This northern Myanmar area is full of surprises. Just a couple of years ago a new species of deer was discovered by a team of scientist from the Wildlife Conservation Society (WCS) of New York and the Myanmar Forestry Department. A village elder that we met at Putao informed us "This deer is so small that it can be wrapped up in one big leaf and the team had named it the Leaf Deer (Muntiacus putaoensis)". Some other interesting animals that are native to this area are the Takin (Budorcas taxicolor) and the Red Panda (Ailurus fulgens).

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The Rawangs also celebrate the Manaw at
Putao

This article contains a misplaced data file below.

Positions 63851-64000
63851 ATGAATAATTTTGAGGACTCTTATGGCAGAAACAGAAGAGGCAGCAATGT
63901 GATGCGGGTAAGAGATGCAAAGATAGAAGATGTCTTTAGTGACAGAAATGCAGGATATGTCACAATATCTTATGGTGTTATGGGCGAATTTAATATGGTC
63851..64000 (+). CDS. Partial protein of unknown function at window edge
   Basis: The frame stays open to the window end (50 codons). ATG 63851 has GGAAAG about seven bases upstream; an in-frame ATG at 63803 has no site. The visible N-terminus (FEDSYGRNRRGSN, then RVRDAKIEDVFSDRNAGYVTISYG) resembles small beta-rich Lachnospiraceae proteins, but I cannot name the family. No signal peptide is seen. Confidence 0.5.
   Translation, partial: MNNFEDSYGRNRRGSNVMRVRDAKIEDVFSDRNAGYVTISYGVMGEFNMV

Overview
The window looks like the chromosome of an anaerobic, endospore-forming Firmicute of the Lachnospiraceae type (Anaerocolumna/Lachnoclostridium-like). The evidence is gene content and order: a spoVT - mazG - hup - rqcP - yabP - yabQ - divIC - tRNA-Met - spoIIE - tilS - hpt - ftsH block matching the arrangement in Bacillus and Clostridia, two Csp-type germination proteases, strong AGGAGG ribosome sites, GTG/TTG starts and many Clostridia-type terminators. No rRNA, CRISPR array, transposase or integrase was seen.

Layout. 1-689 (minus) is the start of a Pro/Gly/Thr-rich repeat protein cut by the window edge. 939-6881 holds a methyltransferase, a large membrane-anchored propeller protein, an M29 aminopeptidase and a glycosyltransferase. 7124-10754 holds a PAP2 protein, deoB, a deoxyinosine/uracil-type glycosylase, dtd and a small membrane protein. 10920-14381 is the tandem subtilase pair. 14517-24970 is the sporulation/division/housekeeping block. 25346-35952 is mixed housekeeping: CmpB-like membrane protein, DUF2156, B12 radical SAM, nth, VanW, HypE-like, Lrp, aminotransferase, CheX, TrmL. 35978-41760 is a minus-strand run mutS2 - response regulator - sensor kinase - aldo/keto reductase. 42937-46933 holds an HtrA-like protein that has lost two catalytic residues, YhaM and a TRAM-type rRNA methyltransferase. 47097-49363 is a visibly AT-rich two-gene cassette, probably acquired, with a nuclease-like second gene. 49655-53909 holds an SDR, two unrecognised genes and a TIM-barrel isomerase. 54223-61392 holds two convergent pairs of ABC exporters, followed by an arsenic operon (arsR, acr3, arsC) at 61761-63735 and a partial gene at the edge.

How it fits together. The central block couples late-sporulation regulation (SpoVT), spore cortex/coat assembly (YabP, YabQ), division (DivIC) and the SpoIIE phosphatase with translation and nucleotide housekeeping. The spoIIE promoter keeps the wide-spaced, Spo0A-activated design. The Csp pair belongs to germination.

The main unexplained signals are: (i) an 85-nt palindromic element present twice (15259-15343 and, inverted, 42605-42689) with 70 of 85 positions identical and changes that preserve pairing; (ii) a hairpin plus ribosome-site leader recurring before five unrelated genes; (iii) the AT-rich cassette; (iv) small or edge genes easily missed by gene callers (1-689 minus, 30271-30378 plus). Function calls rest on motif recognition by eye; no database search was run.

Ma Lay was full of knowledge. "There were many botanical collection trips in this area by Frank Kingdon-Ward before and just after the War. On one of his trips Kingdon-Ward was able to discover a new species of orchids which still bears his name. It is the black slipper orchid and the botanical term is Paphiopedilum wardii" she elaborated. Yes, we had heard of this British naturalist and also about his collection trips. Now after years of neglect the rich fauna and flora of the region is being protected. The Hkakaborazi National Park was established in a 1996 and covers an area of 1472 sq miles. "Some of the world's most endangered butterfly species like the Apollo, the Kaiser and the Birdwings can still be seen here " Ma Lay commented. There are supposed to be more than 1000 butterfly species in Myanmar and many are found in the northern areas. Also globally endangered species like the Hume's pheasants and Blyth's tragopans have been recently discovered here.